Disaster Relief — How Can Companies Help?

In the face of a natural disaster, who is responsible for providing relief? Governments and nonprofit organizations are an obvious first choice. But the mantle of responsibility is increasing moving to corporations to do what they can as well. According to a 2013 study by Cone Communications, 98 percent of global consumers believe companies must play a role in natural disaster response.

But how can companies provide effective relief without getting in the way? Here a few dos and don’ts for crafting your CSR disaster relief plan.

DON’T — Wait until disaster strikes

According to the Harvard Business Review, it takes at least a year to develop an effective working relationship between a corporation and an aid organization. If you wait until disaster strikes and then try to pitch in with anything other than a large cash donation, you will be adding to the chaos.

Striking up a partnership now will allow an aid organization to use your unique contributions to the fullest when the time comes. For example, Coca Cola has an ongoing relationship with Red Cross. When disaster strikes in relevant areas, they convert certain product lines into producing bottled water, and then use their own distribution network to deliver the water safely to the disaster site.

DO — Use your unique assets

In a time of disaster, the variety of needs are endless. Using the unique assets at your disposal will be the most effective (and rewarding) way to give back. During Hurricane Harvey, one furniture store opened select stores to the public, allowing victims to rest on couches and mattresses. Google introduced a real-time crisis map showing where shelters were open and closed. UPS, FedEx, and DHL all provide free or subsidized relief cargo transportation.

But it’s not just big companies that can uniquely help. One of the biggest needs in the face of earthquakes, floods and hurricanes is skilled construction labor. By allowing skilled tradespeople to dedicate in-kind hours to relief aid, you not only help engage your employees in a meaningful cause, you also provide a rare and valuable form of relief.

DON’T — Offer unsolicited goods

Organizing a food or clothing drive is well-intentioned. Disaster victims do need these things. But the logistics of getting the right item to the right person is a nightmare during a crisis. During the Sri Lankan tsunami disaster, the Colombo airport reported 288 freighter planes dropping off cargo unsolicited. Because there was no coordination with local aid organizations, the cargo sat untouched for months, and the airport ran out of fuel for getting residents out of the country.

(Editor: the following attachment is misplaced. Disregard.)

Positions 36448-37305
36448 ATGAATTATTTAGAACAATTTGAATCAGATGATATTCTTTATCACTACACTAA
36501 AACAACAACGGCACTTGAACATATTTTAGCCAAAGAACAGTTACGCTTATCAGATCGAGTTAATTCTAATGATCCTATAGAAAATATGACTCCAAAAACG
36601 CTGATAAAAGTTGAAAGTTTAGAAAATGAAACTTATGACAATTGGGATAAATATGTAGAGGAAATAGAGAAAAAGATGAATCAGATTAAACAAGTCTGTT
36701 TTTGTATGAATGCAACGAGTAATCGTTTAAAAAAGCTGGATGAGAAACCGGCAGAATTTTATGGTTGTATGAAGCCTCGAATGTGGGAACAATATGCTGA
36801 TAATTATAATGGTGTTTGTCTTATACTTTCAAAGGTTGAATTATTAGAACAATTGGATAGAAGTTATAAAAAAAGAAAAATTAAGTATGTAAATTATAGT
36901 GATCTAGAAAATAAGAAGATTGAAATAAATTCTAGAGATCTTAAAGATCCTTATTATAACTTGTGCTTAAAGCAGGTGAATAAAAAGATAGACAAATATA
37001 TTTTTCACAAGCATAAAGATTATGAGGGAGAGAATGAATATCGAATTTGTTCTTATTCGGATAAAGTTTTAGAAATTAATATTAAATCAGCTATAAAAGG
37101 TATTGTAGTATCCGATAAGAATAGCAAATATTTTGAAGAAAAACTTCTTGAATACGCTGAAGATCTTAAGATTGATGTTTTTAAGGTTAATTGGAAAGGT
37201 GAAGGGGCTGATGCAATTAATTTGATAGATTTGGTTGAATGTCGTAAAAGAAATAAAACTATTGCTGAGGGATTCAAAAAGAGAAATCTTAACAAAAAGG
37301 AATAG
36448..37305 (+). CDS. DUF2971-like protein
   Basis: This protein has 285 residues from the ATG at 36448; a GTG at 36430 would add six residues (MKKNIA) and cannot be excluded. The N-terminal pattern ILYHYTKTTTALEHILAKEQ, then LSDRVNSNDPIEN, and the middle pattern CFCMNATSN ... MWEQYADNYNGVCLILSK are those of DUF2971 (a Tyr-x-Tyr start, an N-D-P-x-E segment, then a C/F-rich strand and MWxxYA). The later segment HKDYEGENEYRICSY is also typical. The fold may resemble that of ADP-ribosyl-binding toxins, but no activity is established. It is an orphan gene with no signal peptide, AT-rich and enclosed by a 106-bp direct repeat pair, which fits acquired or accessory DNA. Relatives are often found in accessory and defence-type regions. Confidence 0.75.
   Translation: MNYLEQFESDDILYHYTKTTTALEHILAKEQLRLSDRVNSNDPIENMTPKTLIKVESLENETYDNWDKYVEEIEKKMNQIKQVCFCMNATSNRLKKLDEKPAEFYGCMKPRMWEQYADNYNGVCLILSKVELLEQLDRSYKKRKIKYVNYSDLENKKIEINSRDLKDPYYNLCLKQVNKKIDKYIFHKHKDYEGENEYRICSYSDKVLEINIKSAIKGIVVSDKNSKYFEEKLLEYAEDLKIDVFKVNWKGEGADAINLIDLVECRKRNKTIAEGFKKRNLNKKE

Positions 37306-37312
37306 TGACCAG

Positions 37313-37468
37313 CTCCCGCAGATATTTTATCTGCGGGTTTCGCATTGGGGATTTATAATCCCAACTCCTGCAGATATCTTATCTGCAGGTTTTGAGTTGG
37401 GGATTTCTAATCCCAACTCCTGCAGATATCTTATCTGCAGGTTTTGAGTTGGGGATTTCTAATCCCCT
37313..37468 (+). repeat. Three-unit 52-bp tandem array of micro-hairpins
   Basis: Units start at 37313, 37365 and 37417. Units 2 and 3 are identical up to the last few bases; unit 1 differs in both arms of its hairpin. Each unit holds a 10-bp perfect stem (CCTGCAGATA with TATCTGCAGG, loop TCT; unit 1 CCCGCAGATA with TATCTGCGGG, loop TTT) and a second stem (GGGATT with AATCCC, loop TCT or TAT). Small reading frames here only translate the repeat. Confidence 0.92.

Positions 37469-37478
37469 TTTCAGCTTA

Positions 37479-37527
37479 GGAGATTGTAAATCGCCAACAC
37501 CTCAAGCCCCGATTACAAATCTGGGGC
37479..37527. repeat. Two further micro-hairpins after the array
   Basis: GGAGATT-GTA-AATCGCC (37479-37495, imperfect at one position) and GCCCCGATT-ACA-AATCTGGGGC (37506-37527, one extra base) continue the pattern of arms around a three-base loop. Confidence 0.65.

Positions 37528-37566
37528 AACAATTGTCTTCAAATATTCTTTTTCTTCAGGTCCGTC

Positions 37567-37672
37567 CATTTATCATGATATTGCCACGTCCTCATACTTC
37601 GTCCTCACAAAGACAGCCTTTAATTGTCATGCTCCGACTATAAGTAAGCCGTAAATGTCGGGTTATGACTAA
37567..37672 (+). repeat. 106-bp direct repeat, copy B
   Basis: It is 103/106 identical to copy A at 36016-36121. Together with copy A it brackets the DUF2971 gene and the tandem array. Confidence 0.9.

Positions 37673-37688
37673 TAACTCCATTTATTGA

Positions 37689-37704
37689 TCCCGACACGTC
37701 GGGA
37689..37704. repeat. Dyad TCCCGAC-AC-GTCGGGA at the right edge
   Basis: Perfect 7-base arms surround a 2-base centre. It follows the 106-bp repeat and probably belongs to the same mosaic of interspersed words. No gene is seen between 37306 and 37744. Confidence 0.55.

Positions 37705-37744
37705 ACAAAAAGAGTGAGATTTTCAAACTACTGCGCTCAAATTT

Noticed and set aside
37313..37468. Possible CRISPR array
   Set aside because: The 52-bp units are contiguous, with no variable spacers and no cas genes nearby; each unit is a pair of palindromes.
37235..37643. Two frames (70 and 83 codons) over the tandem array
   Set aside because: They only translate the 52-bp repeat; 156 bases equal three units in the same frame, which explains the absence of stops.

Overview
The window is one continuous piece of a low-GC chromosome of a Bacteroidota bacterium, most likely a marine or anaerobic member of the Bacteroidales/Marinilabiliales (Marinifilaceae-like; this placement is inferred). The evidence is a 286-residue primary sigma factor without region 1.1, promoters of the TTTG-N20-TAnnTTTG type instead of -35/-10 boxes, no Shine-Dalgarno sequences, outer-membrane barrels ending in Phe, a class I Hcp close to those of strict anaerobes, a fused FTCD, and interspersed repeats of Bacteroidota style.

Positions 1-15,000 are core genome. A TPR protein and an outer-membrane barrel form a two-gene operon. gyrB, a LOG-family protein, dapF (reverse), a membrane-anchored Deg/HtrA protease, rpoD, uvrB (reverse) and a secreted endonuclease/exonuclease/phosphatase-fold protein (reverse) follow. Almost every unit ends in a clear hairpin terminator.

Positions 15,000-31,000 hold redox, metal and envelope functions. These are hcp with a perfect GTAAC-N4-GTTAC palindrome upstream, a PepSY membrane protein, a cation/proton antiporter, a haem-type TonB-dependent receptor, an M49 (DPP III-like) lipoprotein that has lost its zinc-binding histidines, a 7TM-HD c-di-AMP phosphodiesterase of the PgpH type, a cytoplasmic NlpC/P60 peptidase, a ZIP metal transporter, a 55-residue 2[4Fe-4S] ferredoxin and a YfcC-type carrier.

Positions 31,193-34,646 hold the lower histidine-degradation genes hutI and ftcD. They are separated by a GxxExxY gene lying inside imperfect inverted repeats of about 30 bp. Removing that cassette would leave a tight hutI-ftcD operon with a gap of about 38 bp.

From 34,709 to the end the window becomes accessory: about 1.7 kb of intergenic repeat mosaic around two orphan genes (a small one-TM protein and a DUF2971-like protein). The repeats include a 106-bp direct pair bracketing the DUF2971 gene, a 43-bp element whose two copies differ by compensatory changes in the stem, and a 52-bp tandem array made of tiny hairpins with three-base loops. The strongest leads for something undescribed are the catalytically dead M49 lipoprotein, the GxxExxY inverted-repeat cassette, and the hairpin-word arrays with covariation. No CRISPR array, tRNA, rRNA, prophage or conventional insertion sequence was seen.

If a disaster strikes and there’s been no predefined relief plans for your corporation, your safest bet is to organize a donation drive to give to an aid organization.

DO — Involve all your employees

When disaster strikes, people want to help, but they don’t know how. If you can involve your entire company in a relief effort, then engagement will go up. After the 2004 Sri Lankan disaster, European logistics giant TNT organized a company-wide relief effort involving in-kind employee volunteering and cash donations. Seventy-five percent of employees got involved, and 70 percent of employees reported an increased pride in working for TNT, and an increased sense of engagement.

Whether it’s allowing employees a set number of hours to volunteer (during the workweek), or creating a donation-matching program to incentivize giving, be sure to engage everyone in the company, from the CFO down to the interns. It will be a more effective relief strategy, and will boost engagement throughout the company.

Conclusion

Corporate involvement in relief efforts has moved way beyond a simple cash donation. It’s now a necessity. By starting your planning sooner rather than later and leveraging the unique assets of your company, you’ll be able to effectively provide relief and boost employee engagement. If your business will be directly involved with restoration or rebuilding efforts, check out this mini case study of how TPD was able to help with the Fort McMurray wildfires by recruiting over 10,000 staff in a few days.

Originally published at blog.tpd.com.

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Social Impact Entrepreneur at Midtown West Media, Emerging Technology Advocate, Host of Future Tech Radio Show

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Matthew Loughran, EMBA

Matthew Loughran, EMBA

Social Impact Entrepreneur at Midtown West Media, Emerging Technology Advocate, Host of Future Tech Radio Show

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